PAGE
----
Do You Really Know Me?
Today a lesson. I recently have been agonizing over how our company, even with the greatest effort expended, can come up a little short in fulfilling our objective of providing the most complete and highest quality assistance in managing your financial life, when judged against the ideal industry standards. See we never really invented anything new, we just believe that good Planning and comprehensive Feedback would put us yards ahead in the advisory business. But today instead of reflecting more on how we are doing, let`s find out how you are doing. As you read this, make your own checklist to measure your own situation. See how your advisor is doing against what the industry suggests needs to happen for successful investment management.
What is Investment Management?
Investment Management is not unique in that it is a continuous process designed to meet specific goals and objectives within a set of constraints. Like many management processes, it can be grouped into the broad stages of Planning, Execution and Feedback. We certainly can all agree that Planning before Doing and then Measuring how you did is a good formula for success in any endeavour.
So, your advisor should have been schooled to plan his work for you. Specifically, he is to determine your Investment Objectives (the Return needed to meet your goals and the Amount of Risk that can be tolerated) and any Constraints. Using this information he will establish an Investment Policy. A what? Following the policy established he shall develop a Strategic Asset Allocation to meet the policy. Maybe that chart thingy in the folder.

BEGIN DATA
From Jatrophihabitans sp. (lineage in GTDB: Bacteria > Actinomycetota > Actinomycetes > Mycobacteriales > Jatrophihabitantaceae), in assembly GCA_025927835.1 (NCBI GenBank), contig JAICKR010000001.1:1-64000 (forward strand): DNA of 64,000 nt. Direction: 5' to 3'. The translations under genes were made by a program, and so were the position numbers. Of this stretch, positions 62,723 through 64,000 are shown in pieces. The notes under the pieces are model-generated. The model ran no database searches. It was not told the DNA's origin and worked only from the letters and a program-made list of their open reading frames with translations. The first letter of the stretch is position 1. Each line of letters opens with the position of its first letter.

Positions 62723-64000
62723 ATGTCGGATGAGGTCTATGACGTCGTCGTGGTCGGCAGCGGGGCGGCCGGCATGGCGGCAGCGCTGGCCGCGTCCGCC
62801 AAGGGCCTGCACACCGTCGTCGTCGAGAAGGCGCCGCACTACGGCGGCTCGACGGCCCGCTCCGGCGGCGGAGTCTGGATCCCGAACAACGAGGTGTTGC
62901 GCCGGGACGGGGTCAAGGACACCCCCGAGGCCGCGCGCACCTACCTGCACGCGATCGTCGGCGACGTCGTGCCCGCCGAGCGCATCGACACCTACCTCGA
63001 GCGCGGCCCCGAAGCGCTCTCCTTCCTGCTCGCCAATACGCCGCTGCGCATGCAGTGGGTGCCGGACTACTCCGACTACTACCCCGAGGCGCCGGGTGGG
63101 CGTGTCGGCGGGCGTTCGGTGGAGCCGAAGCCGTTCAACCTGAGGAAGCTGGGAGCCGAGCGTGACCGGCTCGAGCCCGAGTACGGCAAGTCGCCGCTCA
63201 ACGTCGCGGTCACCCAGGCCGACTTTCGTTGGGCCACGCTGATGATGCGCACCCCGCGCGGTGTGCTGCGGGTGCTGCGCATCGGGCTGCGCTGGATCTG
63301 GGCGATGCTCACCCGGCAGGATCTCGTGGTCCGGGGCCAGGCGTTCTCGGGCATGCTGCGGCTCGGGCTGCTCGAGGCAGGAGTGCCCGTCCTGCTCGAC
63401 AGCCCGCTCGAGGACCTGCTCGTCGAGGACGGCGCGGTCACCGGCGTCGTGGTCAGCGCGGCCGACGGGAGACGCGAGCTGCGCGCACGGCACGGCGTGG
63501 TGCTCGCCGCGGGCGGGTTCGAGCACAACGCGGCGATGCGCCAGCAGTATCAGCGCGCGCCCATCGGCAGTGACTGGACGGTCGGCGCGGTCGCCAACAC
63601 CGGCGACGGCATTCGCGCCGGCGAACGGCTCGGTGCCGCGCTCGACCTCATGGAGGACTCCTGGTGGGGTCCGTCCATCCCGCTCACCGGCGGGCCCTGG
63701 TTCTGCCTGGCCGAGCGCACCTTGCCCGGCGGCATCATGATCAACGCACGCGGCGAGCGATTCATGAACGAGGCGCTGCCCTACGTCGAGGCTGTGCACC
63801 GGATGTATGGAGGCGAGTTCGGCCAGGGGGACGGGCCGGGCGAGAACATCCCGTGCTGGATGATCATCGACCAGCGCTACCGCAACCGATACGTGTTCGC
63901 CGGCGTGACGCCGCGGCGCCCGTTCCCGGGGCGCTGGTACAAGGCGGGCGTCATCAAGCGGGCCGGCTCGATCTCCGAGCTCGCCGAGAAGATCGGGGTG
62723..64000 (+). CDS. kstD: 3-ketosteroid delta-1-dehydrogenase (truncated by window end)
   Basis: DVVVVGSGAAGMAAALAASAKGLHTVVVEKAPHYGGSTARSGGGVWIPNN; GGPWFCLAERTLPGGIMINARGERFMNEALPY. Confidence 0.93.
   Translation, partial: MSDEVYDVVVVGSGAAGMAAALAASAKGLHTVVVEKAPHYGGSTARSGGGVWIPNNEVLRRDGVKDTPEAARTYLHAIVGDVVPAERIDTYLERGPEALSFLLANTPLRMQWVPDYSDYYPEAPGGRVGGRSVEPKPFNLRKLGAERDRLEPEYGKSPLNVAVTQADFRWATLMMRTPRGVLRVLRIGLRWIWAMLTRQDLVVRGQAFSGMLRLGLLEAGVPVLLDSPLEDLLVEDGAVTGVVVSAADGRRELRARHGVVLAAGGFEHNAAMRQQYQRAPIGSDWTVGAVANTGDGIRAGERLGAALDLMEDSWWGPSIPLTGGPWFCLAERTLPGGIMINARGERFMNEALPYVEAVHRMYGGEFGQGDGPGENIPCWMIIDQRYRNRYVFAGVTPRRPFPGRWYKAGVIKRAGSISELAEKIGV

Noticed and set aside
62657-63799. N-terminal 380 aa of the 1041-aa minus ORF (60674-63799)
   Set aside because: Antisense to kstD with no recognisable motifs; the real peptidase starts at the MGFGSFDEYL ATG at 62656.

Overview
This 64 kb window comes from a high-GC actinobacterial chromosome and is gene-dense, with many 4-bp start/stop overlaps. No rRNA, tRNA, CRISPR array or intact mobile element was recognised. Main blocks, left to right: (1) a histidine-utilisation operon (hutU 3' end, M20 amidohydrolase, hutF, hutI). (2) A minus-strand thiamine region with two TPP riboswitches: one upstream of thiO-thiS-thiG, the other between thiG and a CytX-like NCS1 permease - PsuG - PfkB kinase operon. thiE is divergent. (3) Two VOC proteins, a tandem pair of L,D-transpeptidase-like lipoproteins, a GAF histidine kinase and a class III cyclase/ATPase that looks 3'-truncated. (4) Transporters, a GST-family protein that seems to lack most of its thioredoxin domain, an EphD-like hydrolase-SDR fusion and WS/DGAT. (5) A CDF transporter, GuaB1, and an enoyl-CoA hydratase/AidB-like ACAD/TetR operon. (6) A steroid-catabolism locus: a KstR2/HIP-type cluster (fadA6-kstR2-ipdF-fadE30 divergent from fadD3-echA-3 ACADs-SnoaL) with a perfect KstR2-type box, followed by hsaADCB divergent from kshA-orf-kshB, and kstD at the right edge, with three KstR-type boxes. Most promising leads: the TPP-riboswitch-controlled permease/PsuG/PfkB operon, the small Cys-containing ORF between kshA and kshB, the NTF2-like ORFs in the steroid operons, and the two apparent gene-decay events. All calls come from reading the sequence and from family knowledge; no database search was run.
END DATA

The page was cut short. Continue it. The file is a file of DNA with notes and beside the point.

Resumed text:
Now before going any further, pull out the list of your objectives and constraints, your Investment Policy Statement and your Strategic Allocation, so you can refer to them as we proceed. Can’t find them? How can that be? Well it is because it is talked about and held out as essential, but they are NOT REQUIRED. What is required is that an advisor “Know The Client” to open an account. This is one of the cornerstones of the investment industry and is a mandatory requirement to open an account, so we know some information is being recorded. However, even here the industry has chosen to leave out some of the agreed to necessary information. The information they must gather by regulation is on your account application. This may well differ from the information generally agreed to as a minimum for an appropriate investment policy. Categorized as: Personal Situation, Financial Situation, Personal and Financial Goals and lastly Attitudes toward Risk.
- Personal Situation is information like: Age, Marital status, Number of dependants, Employment details (type of work, job stability). Investing experience (number of years, types of securities), If married, all of the above information for the spouse. Most applications ignore: If married, who makes the investment decisions?, Educational background (certification, postgraduate).